At first sight, this seems to be about different perceptions on what is important based on time-criticality of the innovations.

But then, another colleague Jamie, said it was also about being used to think in abstract concepts.

The whole discussion made me think, and I started making some notes on what was going on. I landed with the following high-level “concept” drawing:

In my opinion, there are 3 forces at work, all on the same continuum, and more or less the same scale:

  • Time horizon
  • Level of abstraction
  • Level of disruption

What I see happening all the time is that innovations start with adjacencies and evolve towards new territory:

  • If the product in the core is called “thing”, then the adjacency is smelling  “My thing”, the edge is trending towards “More thing”, and finally the new territory is really about the “New thing”
  • In SWIFT world there are many examples of “My Thing”: MyStandards.com is the “My thing” variation of the core Standards proposition. In the same way, the EBAM Hub is like “My EBAM” variation of the EBAM Standards, and Alliance Lite is a “My messaging” variation of FIN.

The point I am trying to make is that we rarely look at the next level of abstraction or disruption. Because deemed to far away from the core. Because that was not the way it was supposed to work. Or not fixing an immediate problem: why fix if it ain’t broken?

The other point I am making is that we risk becoming complacent and happy with adjacent innovations only. Tick-box innovation.

However, there is power living on the edge.

I’d like to refer to John Hagel in one of his latest posts on The Evolution of Design to Amplify Flow.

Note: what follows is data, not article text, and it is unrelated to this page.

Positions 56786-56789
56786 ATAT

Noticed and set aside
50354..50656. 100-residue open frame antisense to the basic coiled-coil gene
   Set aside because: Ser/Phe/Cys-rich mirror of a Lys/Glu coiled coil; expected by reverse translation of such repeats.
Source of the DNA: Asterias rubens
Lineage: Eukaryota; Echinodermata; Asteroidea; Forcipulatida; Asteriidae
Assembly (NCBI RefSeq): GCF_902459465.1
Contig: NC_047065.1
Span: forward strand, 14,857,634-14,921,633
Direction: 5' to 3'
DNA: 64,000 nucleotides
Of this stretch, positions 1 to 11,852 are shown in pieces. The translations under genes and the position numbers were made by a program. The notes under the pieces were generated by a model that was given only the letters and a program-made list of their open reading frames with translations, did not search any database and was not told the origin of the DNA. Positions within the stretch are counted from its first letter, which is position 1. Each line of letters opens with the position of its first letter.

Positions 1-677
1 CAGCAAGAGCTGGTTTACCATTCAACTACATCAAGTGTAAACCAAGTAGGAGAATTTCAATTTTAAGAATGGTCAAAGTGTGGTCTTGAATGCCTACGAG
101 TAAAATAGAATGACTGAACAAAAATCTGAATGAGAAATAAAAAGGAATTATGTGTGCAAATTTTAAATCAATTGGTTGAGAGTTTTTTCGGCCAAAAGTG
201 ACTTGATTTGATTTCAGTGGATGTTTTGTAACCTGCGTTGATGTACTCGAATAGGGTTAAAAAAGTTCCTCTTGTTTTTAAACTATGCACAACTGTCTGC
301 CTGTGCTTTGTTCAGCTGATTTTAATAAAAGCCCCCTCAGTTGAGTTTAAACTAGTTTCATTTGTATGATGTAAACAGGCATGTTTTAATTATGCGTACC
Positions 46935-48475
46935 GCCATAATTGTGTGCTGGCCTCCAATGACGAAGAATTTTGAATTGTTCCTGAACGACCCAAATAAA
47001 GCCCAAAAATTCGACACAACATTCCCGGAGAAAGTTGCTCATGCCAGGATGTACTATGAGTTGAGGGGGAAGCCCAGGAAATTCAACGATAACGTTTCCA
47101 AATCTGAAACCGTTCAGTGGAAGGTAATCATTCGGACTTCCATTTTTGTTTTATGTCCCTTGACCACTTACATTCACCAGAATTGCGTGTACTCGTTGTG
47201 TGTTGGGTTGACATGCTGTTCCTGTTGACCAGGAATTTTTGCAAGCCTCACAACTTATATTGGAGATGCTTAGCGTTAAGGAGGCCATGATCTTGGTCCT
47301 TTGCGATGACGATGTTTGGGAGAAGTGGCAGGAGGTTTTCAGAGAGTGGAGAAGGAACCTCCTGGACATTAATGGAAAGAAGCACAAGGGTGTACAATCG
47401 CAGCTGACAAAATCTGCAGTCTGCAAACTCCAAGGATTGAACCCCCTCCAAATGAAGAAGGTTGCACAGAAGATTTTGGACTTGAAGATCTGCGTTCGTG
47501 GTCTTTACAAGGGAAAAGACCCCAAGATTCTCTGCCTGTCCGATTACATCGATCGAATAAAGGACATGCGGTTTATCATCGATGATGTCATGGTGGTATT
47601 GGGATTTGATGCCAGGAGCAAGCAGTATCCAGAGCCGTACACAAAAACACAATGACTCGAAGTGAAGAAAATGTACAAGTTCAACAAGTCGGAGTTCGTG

He comments on the new book “Design in Nature” by Adrian Bejan and J. Peder Zane.

From the perspective of the authors, design is not static.  It is continually evolving in a quest to find more effective ways to support flows. “This evolution occurs in one direction: Flow designs get measurably better, moving more easily and farther if possible. This evolution can be observed at all timescales. Rivers evolve at a different rate than a lightning bolt or snowflake. If a design ceases to evolve, it will quickly become a fossilized flow system, tossed aside to make way for more effective flow designs.”


“Now that new digital technology infrastructures are emerging globally, we are witnessing a profound and disruptive shift to from knowledge stocks to knowledge flows as the source of value creation.  With the benefit of hindsight, we may come to realize that the powerful institutions that emerged in the last century and continue to govern our lives – whether companies, NGO’s, schools or government – were in fact a very brief detour in the evolution of institutional design to facilitate flow.”

It confirms my thinking that if we want to remain a powerful institution, we have to be part of this disruptive shift towards knowledge flows, and we have to create design as an institutional core value.

And who says “design” says “abstraction”.

In an older 2009 post, John Hagel talks about “How to bring the edge to the core”

“What’s the best way for companies to participate in this dynamic? Disruption theory suggests it’s by bringing the edge to the core. The approach we suggest is to instead bring the core to the edge, to expose your company to institutional innovations and new management practices that emerge on the edge.”

It’s clear from the above that I am not the first one making such reflections. And I am fully conscious that John Hagel plays in a different league that I do 😉 John seems to have landed on bringing the core to the edge, whilst I still believe in my maybe naïve enthusiasm that the result of our innovation work will lead to the edge eventually becoming the new core. Wisdom will probably come later 😉

John goes on:

“To exploit opportunities on the edge, executives must resist the temptation to prematurely integrate edge resources into the core of their operations. Instead, they should determine what resources they can offer to help SCALE the innovations being developed by edge participants. This could catalyze the development and deployment of growth platforms, platforms that edge participants can then use to more effectively design and deploy new innovations.”